the 111th time, more or less, I attended the Parkfield Bluegrass
Festival, held every Mother's Day weekend at the Earthquake Capital
of California, located in the Cholame Valley halfway between the
junction of state highways 41 and 46, and San Miguel on US 101. OK,
it was actually only the 16th time, and this was the 19th year in a
row that the event has been held. I missed the first two, and 2007.
In the past I've written about the roads that take you there, so if
you're interested in that, you can go back to my report
from 2010. You can find links to my reports from all
previous festivals here.
usual the music ranged from OK through pretty good to outstanding.
As usual, it rained. Not much, but way more than the predicted amount of not at
all. Actually it was the least disruptive and annoying rain of the
many that have put a damper on things for me at this festival. It was a brief
drizzle, lasted less then 10 minutes, and was mostly during the
Friday lunch break. It made for a very cold afternoon, until it wasn't,
when the sun came out for a half hour making it very warm. Then when
I took off several outer layers, the clouds came back, the wind came
up, and it cooled off quite a bit. I didn't wear everything I
brought, but I came close.
weather was again cool and breezy until about 4, when the sun
dropped low enough that the big valley oaks that provide shade most
of the day were no longer effective. Then it was too warm, and after
putting up with it a while, I moved to a shady spot, then went back
to my motor home with about a half hour to go in the afternoon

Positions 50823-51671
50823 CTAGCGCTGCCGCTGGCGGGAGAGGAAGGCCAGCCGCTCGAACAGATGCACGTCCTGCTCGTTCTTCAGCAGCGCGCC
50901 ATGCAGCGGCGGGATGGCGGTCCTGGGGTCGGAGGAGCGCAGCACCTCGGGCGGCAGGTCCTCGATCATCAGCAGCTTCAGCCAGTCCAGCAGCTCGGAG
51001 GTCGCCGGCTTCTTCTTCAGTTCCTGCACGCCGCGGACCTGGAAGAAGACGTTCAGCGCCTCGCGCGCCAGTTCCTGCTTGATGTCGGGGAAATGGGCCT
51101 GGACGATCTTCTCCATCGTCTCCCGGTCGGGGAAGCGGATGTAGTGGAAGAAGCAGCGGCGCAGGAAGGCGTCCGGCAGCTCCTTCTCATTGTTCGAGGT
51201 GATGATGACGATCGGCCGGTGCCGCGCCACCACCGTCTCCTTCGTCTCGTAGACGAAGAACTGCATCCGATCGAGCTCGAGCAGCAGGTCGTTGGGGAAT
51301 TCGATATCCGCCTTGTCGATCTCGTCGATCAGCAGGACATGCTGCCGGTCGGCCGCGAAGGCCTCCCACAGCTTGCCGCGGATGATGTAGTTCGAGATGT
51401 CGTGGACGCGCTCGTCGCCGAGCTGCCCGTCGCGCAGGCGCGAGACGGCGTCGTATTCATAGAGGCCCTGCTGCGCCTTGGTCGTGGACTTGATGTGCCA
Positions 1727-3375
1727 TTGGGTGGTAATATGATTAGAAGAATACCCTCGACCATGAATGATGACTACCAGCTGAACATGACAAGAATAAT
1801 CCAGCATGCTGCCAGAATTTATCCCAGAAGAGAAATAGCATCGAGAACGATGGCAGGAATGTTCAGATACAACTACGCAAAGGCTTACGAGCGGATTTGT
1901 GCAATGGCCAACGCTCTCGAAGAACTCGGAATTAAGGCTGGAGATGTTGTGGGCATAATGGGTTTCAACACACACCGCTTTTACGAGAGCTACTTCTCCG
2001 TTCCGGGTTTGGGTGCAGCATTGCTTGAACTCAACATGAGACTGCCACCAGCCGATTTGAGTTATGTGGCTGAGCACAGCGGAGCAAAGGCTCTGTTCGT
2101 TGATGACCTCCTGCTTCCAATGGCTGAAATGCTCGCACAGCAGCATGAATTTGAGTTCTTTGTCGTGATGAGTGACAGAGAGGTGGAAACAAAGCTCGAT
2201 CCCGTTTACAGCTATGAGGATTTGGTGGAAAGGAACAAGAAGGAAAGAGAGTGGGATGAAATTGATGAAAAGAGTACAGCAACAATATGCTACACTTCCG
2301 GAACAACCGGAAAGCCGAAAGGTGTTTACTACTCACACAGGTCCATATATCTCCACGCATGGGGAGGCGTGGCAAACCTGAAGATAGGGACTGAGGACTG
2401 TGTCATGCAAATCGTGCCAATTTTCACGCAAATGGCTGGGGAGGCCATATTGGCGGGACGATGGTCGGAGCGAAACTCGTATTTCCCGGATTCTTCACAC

evening the temperature dropped, which is normal in this area at
this time of year. I take two or three shirts to my chair in the
evening, and put them on one by one. I finally realized I should
have brought one more jacket, and returned to the motor home, where
I was able to listen to the final act of the night via the
festival's local FM broadcast.
most festivals I see a group that I consider a
"revelation" - one I'm not familiar with, but which
stands out above most of the others. The group that best fit this
definition was the Lonely Heartstring Band from the Boston area. They do a lot
of stuff that's not quite bluegrass, but when they perform a
bluegrass song, they do it right. The vocalists are good and they
are all highly skilled on their instruments. An interesting note is
that the bass player also performs with the Boston Symphony
were three groups consisting of young players, some of whom I've
seen at the Kids on Bluegrass segments that are a part of most
festivals. Most of the people in these bands are 15 to 20 years old,
so there are some vocalists that will improve with age, but for the
most part they are all good or great players.
Blue J's includes Jack Kinney from the Fresno area, whom I've seen
in various groups at the summer Bluegrass in the Park series in
Clovis. He was probably 14 and "good for his age"
when I first saw him; now he's just plain good. He plays all
the usual bluegrass band instruments (fiddle, mandolin, banjo, bass,
guitar), but stuck to fiddle for this group. The rest of the group
consists of the three Gooding Brothers, whose father plays with the Central
Valley Boys, and their best friend Jesse Personeni.
Drive is a group from various Bay Area cities. Now age 18 to 22,
they have been jamming together since the youngest members were
about ten years old. Vocalist Helen Foley has a mature sound, and
all are good on their instruments.
Summit was the best of the the three "young bands," and
features A.J. Lee, once known as "the little girl with the
big voice." I saw her at age 11 and even at that young age her
singing abilities were well beyond her years. Now she's just plain
outstanding. She's joined by
Sullivan Tuttle, a member of the Tuttle Family which A.J. has played
with for years, along with three other highly skilled players who
were not familiar to me. When I first saw Sullivan about age 15, I
thought he was probably the best kid guitar player I'd ever seen.
However, I'd never seen him open his mouth, so I was somewhat
surprised to read that the Northern California Bluegrass Society had
named him male vocalist of the year. When he sang at Parkfield, I